Back in the day: Glavine pitched in 22 games for the 1986 Greenville Braves, going 11-6 with a 3.41 ERA.
What transpired: Glavine went on to compile a 305-203 big-league record and is a 2014 Hall of Fame inductee. His 164 wins in the 1990s were second only to Atlanta teammate Greg Maddux.
Back in the day: Jenkins pitched in 21 games for Chattanooga in 1964, going 10-6 with a 3.11 ERA.
What transpired: Jenkins was a three-time major league All-Star and won the 1971 National League Cy Young Award, becoming the first Chicago Cubs pitcher to do so. He was a 1991 Hall of Fame inductee.
Back in the day: Kershaw pitched with Jacksonville in 2007 and '08, going 2-3 with a 1.91 ERA in 13 games in '08.
What transpired: Kershaw won the NL Cy Young Award in 2011 and 2013 and was the runner-up in between. He is baseball's highest-paid pitcher at $30.7 million a year.
Back in the day: Morris pitched in 12 games for Montgomery in 1976, going 2-3 with a 6.25 ERA.
What transpired: Morris became a five-time All-Star in the majors and won World Series titles with Detroit in 1984, Minnesota in 1991 and Toronto in 1992 and '93.
Back in the day: Peavy pitched for Mobile in 2001 and '02, going 4-5 with a 2.80 ERA in 14 starts in '02.
What transpired: Peavy led the National League in strikeouts in 2005 and '07, and he won the 2007 Cy Young. He helped win a World Series title last season with Boston.
Back in the day: The former University of Arizona shortstop was converted to a pitcher, and he had starting and relieving roles with Chattanooga in 1991 and '92.
What transpired: Hoffman became a seven-time All-Star and became the first in the majors to notch 500 and 600 career saves. He was baseball's all-time saves leader until 2011.
Back in the day: Molina hit .275 with 51 RBIs in 104 games with the Tennessee Smokies in 2003.
What transpired: Molina has been selected to five consecutive All-Star games with the St. Louis Cardinals. He has played in four World Series in the past decade, winning two championships.
Back in the day: Murray hit .298 with 12 home runs and 46 RBIs in 88 games with Charlotte in 1976.
What transpired: Murray was the American League Rookie of the Year in 1977 and was a runner-up for AL MVP on two occasions. He was a member of the 1983 World Series champs and is a 2003 Hall of Fame inductee.
Back in the day: Whitaker hit .280 with 48 RBIs in 107 games with Montgomery in 1977, and he also stole 38 bases.
What transpired: Whitaker was the 1978 AL Rookie of the Year and made five straight All-Star appearances. He and shortstop Alan Trammell formed a stout middle infield for both Montgomery and Detroit, which won the 1984 World Series.
Cal Ripken Jr.
Back in the day: Ripken played for Charlotte in 1979 and 1980, hitting .276 with 25 homers and 78 RBIs in '80.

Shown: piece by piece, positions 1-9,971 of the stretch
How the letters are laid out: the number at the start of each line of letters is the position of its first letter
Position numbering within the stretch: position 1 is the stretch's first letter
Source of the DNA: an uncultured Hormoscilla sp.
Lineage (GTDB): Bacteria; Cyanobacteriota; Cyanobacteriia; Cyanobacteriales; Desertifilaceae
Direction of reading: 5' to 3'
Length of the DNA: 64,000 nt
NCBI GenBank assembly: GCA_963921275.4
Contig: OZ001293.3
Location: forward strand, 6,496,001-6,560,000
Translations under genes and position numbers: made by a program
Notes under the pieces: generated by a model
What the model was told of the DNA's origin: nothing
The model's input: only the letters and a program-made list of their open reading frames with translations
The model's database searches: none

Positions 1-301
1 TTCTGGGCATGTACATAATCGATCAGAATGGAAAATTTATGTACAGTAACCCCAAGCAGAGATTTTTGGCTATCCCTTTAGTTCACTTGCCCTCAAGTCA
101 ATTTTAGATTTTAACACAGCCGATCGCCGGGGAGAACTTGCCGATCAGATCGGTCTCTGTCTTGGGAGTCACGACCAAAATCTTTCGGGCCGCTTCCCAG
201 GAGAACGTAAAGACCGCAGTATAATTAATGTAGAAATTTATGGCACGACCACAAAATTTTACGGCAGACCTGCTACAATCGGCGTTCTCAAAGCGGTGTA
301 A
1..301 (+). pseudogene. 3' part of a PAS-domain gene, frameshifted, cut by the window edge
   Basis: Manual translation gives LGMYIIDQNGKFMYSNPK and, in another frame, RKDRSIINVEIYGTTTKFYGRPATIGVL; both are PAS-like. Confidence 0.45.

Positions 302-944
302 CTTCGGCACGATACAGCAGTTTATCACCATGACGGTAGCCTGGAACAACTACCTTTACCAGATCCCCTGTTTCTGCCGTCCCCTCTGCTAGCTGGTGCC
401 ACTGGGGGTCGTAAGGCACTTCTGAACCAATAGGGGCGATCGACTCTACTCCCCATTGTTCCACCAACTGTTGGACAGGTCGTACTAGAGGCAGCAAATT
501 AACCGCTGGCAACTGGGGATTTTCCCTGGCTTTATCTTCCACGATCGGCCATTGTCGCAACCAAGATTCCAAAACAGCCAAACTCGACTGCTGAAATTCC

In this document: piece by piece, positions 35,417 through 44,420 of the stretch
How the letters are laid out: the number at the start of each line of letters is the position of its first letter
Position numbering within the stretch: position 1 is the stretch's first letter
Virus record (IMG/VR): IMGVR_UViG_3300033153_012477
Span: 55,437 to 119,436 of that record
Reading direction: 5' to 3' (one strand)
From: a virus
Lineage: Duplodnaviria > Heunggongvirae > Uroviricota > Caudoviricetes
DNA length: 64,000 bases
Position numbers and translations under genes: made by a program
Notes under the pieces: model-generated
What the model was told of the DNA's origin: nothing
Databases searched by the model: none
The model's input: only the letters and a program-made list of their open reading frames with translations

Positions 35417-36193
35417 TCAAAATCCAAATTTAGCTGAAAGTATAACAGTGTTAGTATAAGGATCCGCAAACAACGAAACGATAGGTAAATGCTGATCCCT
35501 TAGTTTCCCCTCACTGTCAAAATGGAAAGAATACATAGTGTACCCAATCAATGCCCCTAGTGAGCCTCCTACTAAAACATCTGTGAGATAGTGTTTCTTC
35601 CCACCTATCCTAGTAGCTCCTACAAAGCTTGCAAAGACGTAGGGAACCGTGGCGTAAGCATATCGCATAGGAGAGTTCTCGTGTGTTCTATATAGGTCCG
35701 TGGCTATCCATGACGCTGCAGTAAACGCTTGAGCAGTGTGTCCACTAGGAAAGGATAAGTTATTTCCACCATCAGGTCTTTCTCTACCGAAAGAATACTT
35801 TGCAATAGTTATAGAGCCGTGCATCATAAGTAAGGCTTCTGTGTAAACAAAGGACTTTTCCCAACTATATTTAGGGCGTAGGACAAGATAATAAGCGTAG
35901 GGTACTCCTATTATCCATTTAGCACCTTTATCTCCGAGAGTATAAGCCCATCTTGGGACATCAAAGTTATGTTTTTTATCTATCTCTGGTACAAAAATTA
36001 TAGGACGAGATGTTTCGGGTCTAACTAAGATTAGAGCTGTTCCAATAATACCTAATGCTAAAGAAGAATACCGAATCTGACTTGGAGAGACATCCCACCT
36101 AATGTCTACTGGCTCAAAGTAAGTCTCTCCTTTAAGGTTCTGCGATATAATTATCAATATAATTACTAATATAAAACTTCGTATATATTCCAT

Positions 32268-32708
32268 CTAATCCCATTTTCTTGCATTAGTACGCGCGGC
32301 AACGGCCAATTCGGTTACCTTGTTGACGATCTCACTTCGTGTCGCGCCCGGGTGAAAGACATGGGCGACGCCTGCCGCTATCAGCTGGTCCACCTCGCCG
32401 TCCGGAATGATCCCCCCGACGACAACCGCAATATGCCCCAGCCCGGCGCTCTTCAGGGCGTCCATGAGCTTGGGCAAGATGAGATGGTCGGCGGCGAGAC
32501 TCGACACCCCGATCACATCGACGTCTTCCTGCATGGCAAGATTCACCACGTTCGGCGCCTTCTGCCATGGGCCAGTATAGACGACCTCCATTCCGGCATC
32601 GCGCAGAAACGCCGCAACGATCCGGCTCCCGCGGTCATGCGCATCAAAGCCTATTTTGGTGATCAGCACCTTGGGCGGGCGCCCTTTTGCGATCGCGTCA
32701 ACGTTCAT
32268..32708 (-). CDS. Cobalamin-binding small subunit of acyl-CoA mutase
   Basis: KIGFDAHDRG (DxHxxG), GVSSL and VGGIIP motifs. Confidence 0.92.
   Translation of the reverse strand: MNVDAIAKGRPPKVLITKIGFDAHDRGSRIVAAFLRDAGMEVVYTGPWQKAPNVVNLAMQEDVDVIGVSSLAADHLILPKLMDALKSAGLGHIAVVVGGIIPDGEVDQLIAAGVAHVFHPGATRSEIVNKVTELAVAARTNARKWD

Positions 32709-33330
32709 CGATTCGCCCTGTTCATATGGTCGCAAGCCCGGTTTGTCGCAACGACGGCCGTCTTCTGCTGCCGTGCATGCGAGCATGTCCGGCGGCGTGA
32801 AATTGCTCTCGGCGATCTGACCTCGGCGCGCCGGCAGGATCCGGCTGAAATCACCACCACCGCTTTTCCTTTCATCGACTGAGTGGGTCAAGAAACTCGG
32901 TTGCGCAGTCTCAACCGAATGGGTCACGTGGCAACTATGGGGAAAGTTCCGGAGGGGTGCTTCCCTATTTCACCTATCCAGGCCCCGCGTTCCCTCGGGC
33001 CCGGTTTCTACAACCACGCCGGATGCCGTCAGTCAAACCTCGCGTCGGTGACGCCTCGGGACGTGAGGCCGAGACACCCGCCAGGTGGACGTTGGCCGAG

What transpired: Ripken set a big-league standard by playing in 2,632 consecutive games. He was a 19-time All-Star and a two-time AL MVP and was inducted into the Hall of Fame in 2007 with 98.5 percent of the ballots.
Back in the day: Cabrera hit .365 with 10 homers and 59 RBIs in 69 games with the 2003 Carolina Mudcats.
What transpired: Cabrera is an eight-time All-Star and won batting's triple crown in 2012, when he was named the NL MVP. He came up short last season in his triple-crown bid but was named MVP again.
Back in the day: Raines hit .290 with 50 RBIs in 145 games with Memphis in 1979, when he also stole 59 bases.
What transpired: Raines became a seven-time big-league All-Star and was the 1986 NL batting champ with the Montreal Expos. He led the league in stolen bases four times.
Back in the day: Jones hit .369 with 12 homers and 37 RBIs in 38 games with the Greenville Braves in 1996.
What transpired: Later in the 1996 season, Jones was promoted to Atlanta and homered in his first two at-bats in the World Series. He would become a five-time All-Star.
Back in the day: Jackson hit .293 with 17 homers and 58 RBIs in 114 games with Birmingham in 1967.
What transpired: The 1993 Hall of Fame inductee was a 14-time All-Star and was a part of five World Series champions. He was the AL MVP in 1973, when his Oakland A's won the second of three straight World Series titles.
Back in the day: Thomas hit .323 with 18 homers and 71 RBIs in 109 games with Birmingham in 1990.
What transpired: The former Auburn University tight end was a five-time All-Star with the Chicago White Sox. He was AL MVP in 1993 and '94 and won the AL batting title in 1997, and he is a 2014 Hall of Fame inductee.
Toronto Blue Jays infielder Edwin Encarnacion hit 16 home runs last month, joining Barry Bonds, Mickey Mantle and Mark McGwire as the only players in major league history to hit so many homers in May.
In 2004, Encarnacion represented the Chattanooga Lookouts in the Southern League All-Star Game at AT&T Field.
Chattanooga will host the league's all-star game Tuesday night for the first time in a decade. Not every player will go on to hit 16 big-league homers in a month, but there will be no shortage of promising prospects.
"I think this event is really cool," Chattanooga Lookouts owner Frank Burke said. "Unfortunately, some guys who go on to bigger and better things get promoted before the game. Adam Dunn never played in it, because he was promoted before that, but it's still really cool.
"People don't realize how hard it is to get to Double-A in the first place, much less be an all-star in a league as good as the Southern League."
Tuesday's all-star game at AT&T Field will start at 7:15. Monday night at 7, eight Southern League players will vie in a home run derby held at historic Engel Stadium.
Here's a suggested all-time team of modern Southern League players based on their major league accomplishments.
Contact David Paschall at email@example.com or 423-757-6524.